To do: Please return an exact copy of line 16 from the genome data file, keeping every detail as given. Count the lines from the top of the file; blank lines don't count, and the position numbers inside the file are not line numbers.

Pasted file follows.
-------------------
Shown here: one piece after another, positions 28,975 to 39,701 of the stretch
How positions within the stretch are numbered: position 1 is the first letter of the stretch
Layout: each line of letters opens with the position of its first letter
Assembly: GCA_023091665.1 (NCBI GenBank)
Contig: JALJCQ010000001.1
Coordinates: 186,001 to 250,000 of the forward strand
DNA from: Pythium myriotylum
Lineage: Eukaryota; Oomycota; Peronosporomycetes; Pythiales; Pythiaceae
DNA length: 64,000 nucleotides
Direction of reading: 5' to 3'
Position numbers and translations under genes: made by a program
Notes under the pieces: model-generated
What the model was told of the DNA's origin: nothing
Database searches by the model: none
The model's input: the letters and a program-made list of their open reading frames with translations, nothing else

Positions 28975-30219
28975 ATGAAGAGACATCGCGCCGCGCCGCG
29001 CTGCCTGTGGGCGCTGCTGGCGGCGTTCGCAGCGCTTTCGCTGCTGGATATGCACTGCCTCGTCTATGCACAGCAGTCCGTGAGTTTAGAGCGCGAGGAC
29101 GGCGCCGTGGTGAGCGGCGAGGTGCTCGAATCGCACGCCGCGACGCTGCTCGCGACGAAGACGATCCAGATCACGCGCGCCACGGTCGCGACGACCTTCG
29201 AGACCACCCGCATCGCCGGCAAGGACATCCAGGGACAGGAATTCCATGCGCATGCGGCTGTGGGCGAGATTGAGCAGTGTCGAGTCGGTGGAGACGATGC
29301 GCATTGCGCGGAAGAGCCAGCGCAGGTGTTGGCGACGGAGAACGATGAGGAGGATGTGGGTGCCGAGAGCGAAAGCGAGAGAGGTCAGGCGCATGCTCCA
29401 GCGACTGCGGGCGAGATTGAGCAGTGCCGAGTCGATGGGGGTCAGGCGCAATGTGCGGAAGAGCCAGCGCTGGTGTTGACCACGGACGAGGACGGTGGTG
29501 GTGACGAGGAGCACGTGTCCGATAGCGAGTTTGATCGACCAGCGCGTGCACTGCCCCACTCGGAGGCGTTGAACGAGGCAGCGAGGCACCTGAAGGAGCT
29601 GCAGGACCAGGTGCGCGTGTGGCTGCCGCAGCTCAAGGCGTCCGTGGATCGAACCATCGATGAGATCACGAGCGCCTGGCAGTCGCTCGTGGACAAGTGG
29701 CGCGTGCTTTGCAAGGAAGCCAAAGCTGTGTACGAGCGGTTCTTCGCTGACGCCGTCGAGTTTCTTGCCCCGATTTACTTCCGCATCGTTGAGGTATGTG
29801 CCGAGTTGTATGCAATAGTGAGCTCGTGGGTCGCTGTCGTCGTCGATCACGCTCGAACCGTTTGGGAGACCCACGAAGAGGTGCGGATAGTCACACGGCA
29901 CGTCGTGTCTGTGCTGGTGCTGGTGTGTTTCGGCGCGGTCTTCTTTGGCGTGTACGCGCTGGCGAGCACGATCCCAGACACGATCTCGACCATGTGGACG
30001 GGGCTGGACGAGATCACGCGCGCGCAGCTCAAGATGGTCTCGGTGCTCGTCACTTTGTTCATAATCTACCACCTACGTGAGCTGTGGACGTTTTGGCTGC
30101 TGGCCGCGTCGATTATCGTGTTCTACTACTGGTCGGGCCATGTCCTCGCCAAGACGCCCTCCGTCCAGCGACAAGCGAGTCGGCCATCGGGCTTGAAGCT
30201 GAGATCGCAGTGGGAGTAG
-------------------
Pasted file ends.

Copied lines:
Positions 28975-30219